Another sunny Sunday morning and once again in the garden. The week has included a press launch, the resumption of Parliament, the conference, the ongoing work to support Eastern Peace Centre, the youth programme as well as a brush with bureaucracy and another volunteer farewell.
House-sitting has had the added pleasure of the company of the long-time family help from Mo-bay who came to stay for the week to take care of things during the day. Having someone stay at the house promoted me to think of a bill board past which I walk daily. It is an advertisement for a security firm and states "you are never alone". How true that is for most in Jamaica. Solitary time is something rarely experienced as always there is family or household support at home, engagement from those sharing the street if one is walking or driving, and the concern for ones safety and well being that prompts advice or instructions if walking or travelling alone. Sharing space is done with ease and comfort and seems to require little effort.
On Wednesday the Press Launch for the 5th Caribbean Conference on Dispute Resolution was held at the Mona School of Business, UWI. It was quite well attended and promoted both a piece in the Gleaner and radio interviews about DRF, alternative dispute resolution and the conference. As we are still struggling to register the required number of participants it is hoped that the coverage will generate some activity. By the end of the week I had re-jigged the budget and the anticipated number of attendees and found a way for the conference to break even but it will require a concerted effort over the next ten days!The press conference was strategically timed to avoid competing with the opening of parliament on Thursday and we were fortunate to achieve the coverage we wanted.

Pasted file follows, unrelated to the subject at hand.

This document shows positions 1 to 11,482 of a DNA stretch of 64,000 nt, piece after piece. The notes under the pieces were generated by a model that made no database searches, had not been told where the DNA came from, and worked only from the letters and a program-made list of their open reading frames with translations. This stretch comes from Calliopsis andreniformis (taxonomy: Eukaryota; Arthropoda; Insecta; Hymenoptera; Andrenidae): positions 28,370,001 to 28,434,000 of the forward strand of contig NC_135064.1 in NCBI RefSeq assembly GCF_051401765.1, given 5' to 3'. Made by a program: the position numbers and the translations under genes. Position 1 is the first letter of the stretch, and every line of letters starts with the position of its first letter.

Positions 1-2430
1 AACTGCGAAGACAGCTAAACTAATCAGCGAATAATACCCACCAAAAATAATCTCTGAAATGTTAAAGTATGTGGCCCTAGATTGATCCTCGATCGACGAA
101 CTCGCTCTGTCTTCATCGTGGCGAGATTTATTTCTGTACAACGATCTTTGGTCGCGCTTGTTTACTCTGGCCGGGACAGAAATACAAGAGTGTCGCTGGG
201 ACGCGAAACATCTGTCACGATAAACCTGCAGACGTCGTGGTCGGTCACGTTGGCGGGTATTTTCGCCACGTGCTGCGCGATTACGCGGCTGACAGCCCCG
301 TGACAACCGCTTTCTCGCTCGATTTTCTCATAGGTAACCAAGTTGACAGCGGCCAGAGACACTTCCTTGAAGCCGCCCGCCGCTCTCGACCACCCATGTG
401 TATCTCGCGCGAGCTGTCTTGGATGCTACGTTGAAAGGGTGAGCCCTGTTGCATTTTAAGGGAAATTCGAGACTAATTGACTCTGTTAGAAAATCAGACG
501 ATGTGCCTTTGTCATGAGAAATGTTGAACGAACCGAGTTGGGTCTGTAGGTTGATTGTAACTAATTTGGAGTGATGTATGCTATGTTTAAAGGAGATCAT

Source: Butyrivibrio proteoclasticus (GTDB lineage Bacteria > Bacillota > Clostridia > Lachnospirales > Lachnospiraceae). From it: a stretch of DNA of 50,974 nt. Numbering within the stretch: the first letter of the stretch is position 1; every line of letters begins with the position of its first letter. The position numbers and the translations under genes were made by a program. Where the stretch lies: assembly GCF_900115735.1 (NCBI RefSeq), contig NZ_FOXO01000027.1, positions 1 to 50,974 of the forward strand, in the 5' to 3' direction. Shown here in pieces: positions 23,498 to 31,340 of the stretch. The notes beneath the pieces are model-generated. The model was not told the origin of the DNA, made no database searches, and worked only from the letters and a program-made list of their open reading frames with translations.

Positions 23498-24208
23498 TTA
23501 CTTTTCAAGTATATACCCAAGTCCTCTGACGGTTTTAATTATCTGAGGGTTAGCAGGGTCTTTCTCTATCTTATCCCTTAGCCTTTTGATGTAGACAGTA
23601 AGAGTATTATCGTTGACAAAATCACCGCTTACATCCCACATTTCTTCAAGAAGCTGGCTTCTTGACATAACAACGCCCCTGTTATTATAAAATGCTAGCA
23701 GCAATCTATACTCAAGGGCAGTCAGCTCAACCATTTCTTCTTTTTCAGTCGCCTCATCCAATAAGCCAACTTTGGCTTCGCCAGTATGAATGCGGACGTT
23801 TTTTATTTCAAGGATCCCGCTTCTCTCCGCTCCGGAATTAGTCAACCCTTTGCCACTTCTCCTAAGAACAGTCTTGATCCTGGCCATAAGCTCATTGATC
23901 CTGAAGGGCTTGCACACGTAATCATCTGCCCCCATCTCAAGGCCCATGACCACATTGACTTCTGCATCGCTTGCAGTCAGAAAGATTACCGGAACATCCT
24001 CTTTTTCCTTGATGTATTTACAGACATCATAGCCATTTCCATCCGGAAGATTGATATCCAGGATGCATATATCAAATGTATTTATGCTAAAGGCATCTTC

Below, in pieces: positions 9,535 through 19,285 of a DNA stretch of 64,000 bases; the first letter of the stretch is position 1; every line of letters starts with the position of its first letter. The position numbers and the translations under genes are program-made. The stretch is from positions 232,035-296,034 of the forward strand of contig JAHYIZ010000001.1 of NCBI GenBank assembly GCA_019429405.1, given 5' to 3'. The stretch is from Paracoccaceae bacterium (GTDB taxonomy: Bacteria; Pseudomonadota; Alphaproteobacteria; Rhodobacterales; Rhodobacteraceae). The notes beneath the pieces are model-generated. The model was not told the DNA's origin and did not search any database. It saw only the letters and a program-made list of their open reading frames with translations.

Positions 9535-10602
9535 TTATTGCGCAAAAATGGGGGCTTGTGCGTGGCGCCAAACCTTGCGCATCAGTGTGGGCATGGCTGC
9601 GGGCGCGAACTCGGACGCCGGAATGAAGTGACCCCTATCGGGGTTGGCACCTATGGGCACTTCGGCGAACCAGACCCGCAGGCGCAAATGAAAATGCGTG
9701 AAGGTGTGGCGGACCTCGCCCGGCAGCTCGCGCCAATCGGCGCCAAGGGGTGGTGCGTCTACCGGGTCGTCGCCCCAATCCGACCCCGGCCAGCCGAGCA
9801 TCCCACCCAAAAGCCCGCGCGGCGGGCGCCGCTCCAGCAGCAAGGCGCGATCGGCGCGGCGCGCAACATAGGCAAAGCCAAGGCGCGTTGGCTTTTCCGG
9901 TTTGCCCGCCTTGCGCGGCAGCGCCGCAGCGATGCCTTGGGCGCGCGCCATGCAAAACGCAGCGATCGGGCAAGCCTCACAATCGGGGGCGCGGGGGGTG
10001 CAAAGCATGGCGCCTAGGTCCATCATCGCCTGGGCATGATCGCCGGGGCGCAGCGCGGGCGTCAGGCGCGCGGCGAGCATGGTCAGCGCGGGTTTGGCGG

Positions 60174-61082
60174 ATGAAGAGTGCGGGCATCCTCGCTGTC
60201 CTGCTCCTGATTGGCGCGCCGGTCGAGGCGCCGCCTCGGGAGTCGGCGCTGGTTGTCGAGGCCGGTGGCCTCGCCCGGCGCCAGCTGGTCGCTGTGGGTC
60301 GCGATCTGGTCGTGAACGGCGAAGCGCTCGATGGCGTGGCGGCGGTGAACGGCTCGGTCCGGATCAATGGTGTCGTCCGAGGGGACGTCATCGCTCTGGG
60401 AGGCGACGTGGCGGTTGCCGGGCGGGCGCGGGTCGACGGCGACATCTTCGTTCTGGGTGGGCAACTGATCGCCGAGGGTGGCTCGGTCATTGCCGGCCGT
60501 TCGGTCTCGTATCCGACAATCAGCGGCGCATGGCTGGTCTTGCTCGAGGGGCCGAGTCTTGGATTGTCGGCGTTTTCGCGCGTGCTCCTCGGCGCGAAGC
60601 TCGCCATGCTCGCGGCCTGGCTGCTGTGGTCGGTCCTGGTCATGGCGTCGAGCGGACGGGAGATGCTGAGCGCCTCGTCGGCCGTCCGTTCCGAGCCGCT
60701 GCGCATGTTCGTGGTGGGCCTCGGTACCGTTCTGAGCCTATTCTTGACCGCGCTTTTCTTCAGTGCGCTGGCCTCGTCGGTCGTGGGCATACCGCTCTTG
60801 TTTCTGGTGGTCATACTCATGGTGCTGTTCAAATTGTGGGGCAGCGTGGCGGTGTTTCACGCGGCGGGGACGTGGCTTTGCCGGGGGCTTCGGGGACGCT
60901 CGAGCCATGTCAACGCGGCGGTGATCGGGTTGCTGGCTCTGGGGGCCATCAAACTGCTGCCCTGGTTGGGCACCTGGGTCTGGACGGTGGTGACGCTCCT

Parliament opened with great pomp and ceremony. With Guards of Honour in full dress uniform, a display of wonderful hats and outfits and much tradition, it was an elegant spectacle. The parliamentarians have received a considerable amount of criticism for their behaviour and language in the House debates and there is hope that they will act with more decorum during this session. Some things seems to be consistent regardless of country and culture! The session will be interesting as it is the beginning of the positioning for the next election and there is interest to see if the tribal politics and the relationship with the gangs will demonstrate itself differently in the next election given the changes experienced through the incursion in Tivoli.
Things have been busy at the youth programme with the number of students being suspended increasing once again. The opportunity to meet with parents as they bring their children to the programme is invaluable and, as everywhere, there is a range in the capacity of parenting skills. On Friday I was confronted with a very difficult situation, a well-educated, well-spoken parent who when asked could not find a single positive attribute about his son, and repeatedly reminded us he was a teacher and knew about development and behaviour. The level of control he maintained, even of this brief interview was quite disturbing. The son was clearly trying to engage and ask for help, something his father was clearly reluctant to allow him to do. There are so few resources here to help parents and children work through the difficult tasks of parenting in this challenging society and this exchange once again illustrated for me the enormous value that parenting support and education could provide. Parenting can be be difficult in the most peaceful and stable societies, in a society in as much turmoil and with as many contradictions as this one it is even more challenging.